On today’s ID the Future, host Tom Gilson and guest Casey Luskin discuss a new book Luskin recently reviewed at Evolution News, Three Views on Christianity and Science. Luskin, associate director of Discovery Institute’s Center for Science and Culture, summarizes the three views covered in the book: the independence view presented by Michael Ruse, the dialogue view presented by Alister McGrath, and the constrained integration view presented by Bruce Gordon. Luskin critiques the first two and argues that the dialogue view, in practice, quickly devolves into a monologue where religion is supposed to sit down and shut up the moment there is a point of difference between religion and consensus science. He says this is doubly problematic because (a) scientists Read More ›
Today’s ID the Future again features Rice University synthetic organic chemist James Tour and intelligent design pioneer William Dembski. Here in Part 2 they discuss information theory, probability theory, the origin of life, evolution, the multiverse hypothesis, and Dembski’s contributions to the theory of intelligent design. Their conversation is borrowed, with permission, from Dr. Tour’s Science & Faith podcast.
Today’s ID the Future episode features excerpts from a lively conversation with Frank Turek as host and Stephen Meyer as guest. The focus: Meyer’s new USA Today bestseller, Return of the God Hypothesis: Three Scientific Discoveries that Reveal the Mind Behind the Universe.* The two discuss the new book, and Meyer fields questions from the audience. The conversation originally appeared on Turek’s national radio show, CrossExamined, and the excerpts from that longer interview are used here with permission. (*As an Amazon Associate, Discovery Institute earns from qualifying purchases.)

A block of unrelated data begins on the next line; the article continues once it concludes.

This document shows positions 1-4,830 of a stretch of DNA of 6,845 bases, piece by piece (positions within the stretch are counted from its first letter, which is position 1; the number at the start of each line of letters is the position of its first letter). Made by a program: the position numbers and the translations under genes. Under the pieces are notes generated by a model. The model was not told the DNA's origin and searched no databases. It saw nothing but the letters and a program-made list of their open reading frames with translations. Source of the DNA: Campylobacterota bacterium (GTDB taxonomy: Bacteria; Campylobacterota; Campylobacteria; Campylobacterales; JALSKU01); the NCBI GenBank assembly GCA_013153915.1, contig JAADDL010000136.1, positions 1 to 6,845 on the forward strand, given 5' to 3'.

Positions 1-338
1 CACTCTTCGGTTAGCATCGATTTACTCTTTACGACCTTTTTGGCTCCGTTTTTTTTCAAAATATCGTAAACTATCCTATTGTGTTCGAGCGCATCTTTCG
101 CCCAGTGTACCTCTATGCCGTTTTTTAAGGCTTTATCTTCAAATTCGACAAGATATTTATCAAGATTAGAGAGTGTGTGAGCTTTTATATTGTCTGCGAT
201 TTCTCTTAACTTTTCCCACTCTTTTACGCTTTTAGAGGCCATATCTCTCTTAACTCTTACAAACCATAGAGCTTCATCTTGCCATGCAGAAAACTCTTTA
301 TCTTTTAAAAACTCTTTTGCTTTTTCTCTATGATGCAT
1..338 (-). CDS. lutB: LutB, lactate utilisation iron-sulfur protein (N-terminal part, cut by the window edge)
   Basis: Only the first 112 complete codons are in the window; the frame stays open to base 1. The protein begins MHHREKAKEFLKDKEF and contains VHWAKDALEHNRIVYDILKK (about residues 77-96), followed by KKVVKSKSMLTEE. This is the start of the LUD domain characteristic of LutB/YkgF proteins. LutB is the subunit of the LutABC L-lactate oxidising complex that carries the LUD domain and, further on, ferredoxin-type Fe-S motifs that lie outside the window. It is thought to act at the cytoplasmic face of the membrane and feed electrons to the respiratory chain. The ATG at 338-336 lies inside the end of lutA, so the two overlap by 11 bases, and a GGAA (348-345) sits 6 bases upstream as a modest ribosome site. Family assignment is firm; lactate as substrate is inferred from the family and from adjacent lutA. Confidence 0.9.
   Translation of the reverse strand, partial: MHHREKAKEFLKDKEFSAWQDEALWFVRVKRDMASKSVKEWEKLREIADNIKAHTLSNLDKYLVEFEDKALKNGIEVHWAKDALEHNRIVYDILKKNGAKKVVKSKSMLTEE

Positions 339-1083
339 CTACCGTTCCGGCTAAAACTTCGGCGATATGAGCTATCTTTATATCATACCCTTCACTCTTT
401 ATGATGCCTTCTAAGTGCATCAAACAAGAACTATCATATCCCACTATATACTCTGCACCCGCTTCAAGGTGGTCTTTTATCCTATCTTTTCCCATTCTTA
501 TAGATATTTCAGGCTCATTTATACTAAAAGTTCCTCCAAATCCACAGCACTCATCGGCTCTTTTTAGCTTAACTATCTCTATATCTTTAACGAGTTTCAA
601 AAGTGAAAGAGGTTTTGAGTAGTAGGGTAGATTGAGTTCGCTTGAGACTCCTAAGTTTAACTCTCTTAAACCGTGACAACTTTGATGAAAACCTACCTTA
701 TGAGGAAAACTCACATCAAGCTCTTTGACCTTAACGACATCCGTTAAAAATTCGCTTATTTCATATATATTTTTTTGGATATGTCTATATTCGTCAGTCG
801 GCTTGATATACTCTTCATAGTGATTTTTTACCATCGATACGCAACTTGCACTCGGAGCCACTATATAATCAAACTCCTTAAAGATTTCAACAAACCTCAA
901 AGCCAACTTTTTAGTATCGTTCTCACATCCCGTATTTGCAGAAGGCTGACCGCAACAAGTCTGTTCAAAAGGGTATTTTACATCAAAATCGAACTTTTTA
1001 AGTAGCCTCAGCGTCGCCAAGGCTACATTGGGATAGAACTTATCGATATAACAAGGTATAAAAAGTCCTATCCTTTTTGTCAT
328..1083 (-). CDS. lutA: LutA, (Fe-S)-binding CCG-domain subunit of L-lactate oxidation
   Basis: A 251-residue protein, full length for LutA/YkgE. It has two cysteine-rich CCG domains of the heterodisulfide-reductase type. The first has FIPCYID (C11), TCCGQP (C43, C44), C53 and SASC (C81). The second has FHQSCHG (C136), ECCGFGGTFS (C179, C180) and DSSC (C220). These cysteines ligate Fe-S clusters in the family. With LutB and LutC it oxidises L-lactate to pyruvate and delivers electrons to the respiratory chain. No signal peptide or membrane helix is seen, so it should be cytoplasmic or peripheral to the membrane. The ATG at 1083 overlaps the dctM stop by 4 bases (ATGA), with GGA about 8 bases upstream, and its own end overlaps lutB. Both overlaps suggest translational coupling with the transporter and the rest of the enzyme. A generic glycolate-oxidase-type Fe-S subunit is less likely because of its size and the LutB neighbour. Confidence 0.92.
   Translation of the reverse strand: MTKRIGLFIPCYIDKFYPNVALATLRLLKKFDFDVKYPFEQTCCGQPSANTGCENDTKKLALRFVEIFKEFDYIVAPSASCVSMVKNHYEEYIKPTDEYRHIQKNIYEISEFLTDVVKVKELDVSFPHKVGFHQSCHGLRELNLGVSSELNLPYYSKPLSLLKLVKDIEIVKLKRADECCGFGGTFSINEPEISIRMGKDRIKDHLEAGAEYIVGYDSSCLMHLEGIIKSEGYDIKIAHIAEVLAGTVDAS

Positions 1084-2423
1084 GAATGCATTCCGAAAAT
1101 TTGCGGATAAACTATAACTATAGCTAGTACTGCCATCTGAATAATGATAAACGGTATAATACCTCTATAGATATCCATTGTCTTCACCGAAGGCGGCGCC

On this episode of ID the Future, science historian and host Michael Keas talks with fellow science historian Michael Flannery about the newly updated book Intelligent Evolution: How Alfred Russell Wallace’s World of Life Challenged Darwin. Flannery tells of Darwin’s involvement in the Plinian Society, a “freethinkers” group at Edinburgh University where he studied medicine as a teenager. It was there that he first encountered radical philosophical materialism, the worldview that laid the philosophical foundation for his work in evolution. Flannery also speaks of Alfred Russel Wallace’s “intelligent evolution” and how it differs from Darwinism and from today’s theistic evolution — what Flannery prefers to call “Darwinian theism.”
On this episode of ID the Future from the vault, we hear from two contributors to the Crossway anthology, Theistic Evolution: A Scientific, Philosophical, and Theological Critique, Molecular biologist Douglas Axe and philosopher of science Stephen Meyer explain how Carbon Valley Trumps Silicon Valley, and shouts intelligent design. They compare some of today’s technological marvels to living technology, and show how even “simple cells” far exceed even the best silicon valley has to offer.
This episode of ID the Future features Darwin Devolves author Michael Behe. The Lehigh University biologist and Discovery Institute Senior Fellow sat down to answer some of the most common questions put to him about evolution and intelligent design, and here we collect his answers to three of those questions: (1) What are some new examples of irreducibly complex systems? (2) What are some objections to ID from well-known critics? And (3) Why aren’t you convinced by theistic evolution arguments?